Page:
Monday Februry 20th | Blenheim 🍇🍏 – Marahau 🚣🏻 – Moana ⛺️ | 526 Km
No matter how long Google maps tells you it will take to reach your destination, when in New Zealand you should add at least an extra half hour. For example it will calculate for you that place X is 160km and will take you 2 hours 10 minutes. You know that roads are different in New Zealand and that seems realistic so you figure 2.5 hours to be safe. Wrong. It will be closer to 3 hours especially if there’s roadworks and slow tourist traffic.
While we have never been late for anything yet (that’s surprising for those of you that know me!) we have definitely been pushing the limit. We arrived at Kahu Kayaks at 11:25am for an 11:30 guided sea venture. It was a stunning day in the Abel Tasman National Park: the weather really couldn’t have been better. Blue skies and a hot sun made for the perfect afternoon.
Our water taxi took us out to Watering Cove where we relaxed and then started our voyage at 1pm. There were ten of us, including our guide Tyler, in five double kayaks. We were suited up with a neoprene skirt to prevent water getting into the kayak and a life jacket to prevent drowning, obviously.
After a quick safety briefing we paddled towards Adele Island. A French explorer named it such because he thought it looked like his pregnant wife (I think he just had too many rums). It is predator free though they do still trap for any vermin that may decide to swim over. (Think rats. Those pricks are really good swimmers).
The island is designated as a bird sanctuary. Historically the sounds of bird calls on the island was almost deafening but over time the birds, defenceless due to their inability to fly, have been hunted to low levels by hungry predators. Even though there are less birds than the past, the ones that are there sing beautiful music. It is so peaceful on the sea and the melodic bird songs make it even more idyllic. The other noise you hear a LOT in New Zealand is the cicada. I don’t know what type of cicadas they are but if they’re periodic cicadas they spend most of their lives as underground as nymphs and after a decade or more they emerge in huge numbers
We made our way around the south side of the island to a fur seal colony. Fur seals used to be very abundant in New Zealand until they were over hunted and their numbers declined substantiallyfrom 2 million to 200,000. They became fully protected in 1978 and you are forbidden from going within 20 meters of a colony. Their numbers have increased substantially since then. Normally you can see a lot of the seals sunbathing on the rocks but Tyler told us that at this time of year the males are nowhere to be found (baby comes and bu-bye dadio!) and the females will go hunting for three days at a time before returning to feed their cubs. We did see a few babies frolicking playfully in the water and they were pretty cute.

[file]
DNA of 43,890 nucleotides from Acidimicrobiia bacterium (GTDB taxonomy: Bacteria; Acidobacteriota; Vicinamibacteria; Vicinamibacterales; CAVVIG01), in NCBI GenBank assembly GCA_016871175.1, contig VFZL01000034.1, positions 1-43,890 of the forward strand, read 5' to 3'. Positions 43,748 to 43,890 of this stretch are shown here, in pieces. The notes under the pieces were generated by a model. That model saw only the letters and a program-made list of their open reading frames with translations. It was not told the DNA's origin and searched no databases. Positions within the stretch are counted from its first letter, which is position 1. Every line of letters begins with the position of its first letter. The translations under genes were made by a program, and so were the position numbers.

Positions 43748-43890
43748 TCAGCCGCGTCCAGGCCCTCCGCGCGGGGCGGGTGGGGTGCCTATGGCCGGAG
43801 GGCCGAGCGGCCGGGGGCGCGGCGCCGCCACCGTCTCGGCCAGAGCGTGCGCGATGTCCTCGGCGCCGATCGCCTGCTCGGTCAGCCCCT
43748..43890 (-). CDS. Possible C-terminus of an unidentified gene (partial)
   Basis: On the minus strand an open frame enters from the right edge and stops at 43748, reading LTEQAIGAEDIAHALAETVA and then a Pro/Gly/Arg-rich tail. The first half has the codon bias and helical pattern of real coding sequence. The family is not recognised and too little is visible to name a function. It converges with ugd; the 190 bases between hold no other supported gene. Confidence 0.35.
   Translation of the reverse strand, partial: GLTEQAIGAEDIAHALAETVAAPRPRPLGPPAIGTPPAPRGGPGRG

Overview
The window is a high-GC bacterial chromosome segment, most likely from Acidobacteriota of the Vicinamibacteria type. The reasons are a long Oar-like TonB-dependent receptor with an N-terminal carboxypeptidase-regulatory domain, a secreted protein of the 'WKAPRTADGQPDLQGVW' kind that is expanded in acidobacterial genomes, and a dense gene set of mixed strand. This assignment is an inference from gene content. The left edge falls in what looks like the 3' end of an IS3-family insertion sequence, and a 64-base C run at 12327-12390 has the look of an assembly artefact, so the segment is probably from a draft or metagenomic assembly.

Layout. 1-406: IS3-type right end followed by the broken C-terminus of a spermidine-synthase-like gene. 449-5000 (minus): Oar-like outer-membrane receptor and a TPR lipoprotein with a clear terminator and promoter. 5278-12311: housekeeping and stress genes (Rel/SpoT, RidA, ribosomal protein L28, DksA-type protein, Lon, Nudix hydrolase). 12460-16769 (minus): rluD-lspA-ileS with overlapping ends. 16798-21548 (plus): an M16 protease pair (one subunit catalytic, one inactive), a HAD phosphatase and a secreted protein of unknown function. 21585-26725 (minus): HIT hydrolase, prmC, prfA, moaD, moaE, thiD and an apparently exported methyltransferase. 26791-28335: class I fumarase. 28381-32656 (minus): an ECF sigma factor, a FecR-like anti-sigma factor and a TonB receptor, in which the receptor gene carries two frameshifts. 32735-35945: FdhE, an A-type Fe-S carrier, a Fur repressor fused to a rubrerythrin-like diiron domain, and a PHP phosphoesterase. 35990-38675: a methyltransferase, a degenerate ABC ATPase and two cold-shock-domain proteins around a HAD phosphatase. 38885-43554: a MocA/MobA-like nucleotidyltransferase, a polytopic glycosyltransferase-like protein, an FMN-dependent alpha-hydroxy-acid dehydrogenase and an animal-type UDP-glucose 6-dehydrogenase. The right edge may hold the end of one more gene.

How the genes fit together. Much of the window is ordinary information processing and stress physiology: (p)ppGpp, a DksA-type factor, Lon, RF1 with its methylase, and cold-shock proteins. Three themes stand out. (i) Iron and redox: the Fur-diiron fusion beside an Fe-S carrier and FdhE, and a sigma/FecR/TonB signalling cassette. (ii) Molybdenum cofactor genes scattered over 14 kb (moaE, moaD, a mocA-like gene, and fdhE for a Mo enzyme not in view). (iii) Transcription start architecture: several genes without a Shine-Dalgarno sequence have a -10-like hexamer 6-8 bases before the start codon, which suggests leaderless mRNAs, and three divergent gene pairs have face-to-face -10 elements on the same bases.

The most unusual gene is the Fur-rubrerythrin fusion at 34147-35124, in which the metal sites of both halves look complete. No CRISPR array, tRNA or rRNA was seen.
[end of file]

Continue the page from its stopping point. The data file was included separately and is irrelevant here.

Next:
For the remainder of the afternoon we slowly paddled back towards the main beach where we were picked up at 4pm. I can’t wait to go back there some day. The beaches and coves are only accessible by water or hiking trails. I would love to hike in and camp for a couple of days then kayak out. The company offers all sorts of tours and are willing to work with you to make whatever you like happen so they could drop the kayaks off at the beach for us and then take our backpacks back on the water taxi.
Since this is my last week in New Zealand we have to start making our way back down to Dunedin (I fly out of there Friday afternoon). We decided to drive all the way to Moana and camp at Lake Brunner Country Motel & Holiday Park for the night. We arrived around 10:30pm, pitched our tent and called it a night.
Tuesday February 21st | Moana 🏕 – Lake Tekapo ⛪️ | 625km
The second National Park we drove through was Arthur’s Pass. It was a very scenic drive and we had a great day to see it. We drove through the town of Springfield which had, you guessed it, a doughnut for a roadside attraction.
We arrived in Tekapo late afternoon. Wow. What a stunning place. After setting up our tent (yay for sun and finally being able to use it again!) we headed off to check out the Church of the Good Shepherd. Both Val and I assumed it was in the middle of nowhere but it is actually just on the shore of Lake Tekapo.
My Cook was the third and final National Park we visited. Unfortunately the visitor centre was closed when we got there but I think the Sir Edmund Hillary Alpine Centrewould be a really neat place to cheat out sometime.
After supper (venison sausages and lamb sausages: venison won) we played cards until dark. Lake Tekapo is one of the best places for stargazing due to the very low light pollution in the area. The night sky was spectacular. It was a perfect ink blue pierced with so many different constellations. It was so cool to see stars in the Southern Hemisphere as they’re different to what we have at home. I couldn’t take any pictures as I’m not a photographer but here’s a cool shot of the Church (it’s not mine it’s from Fraser Gunn I believe: Astrophotography NZ)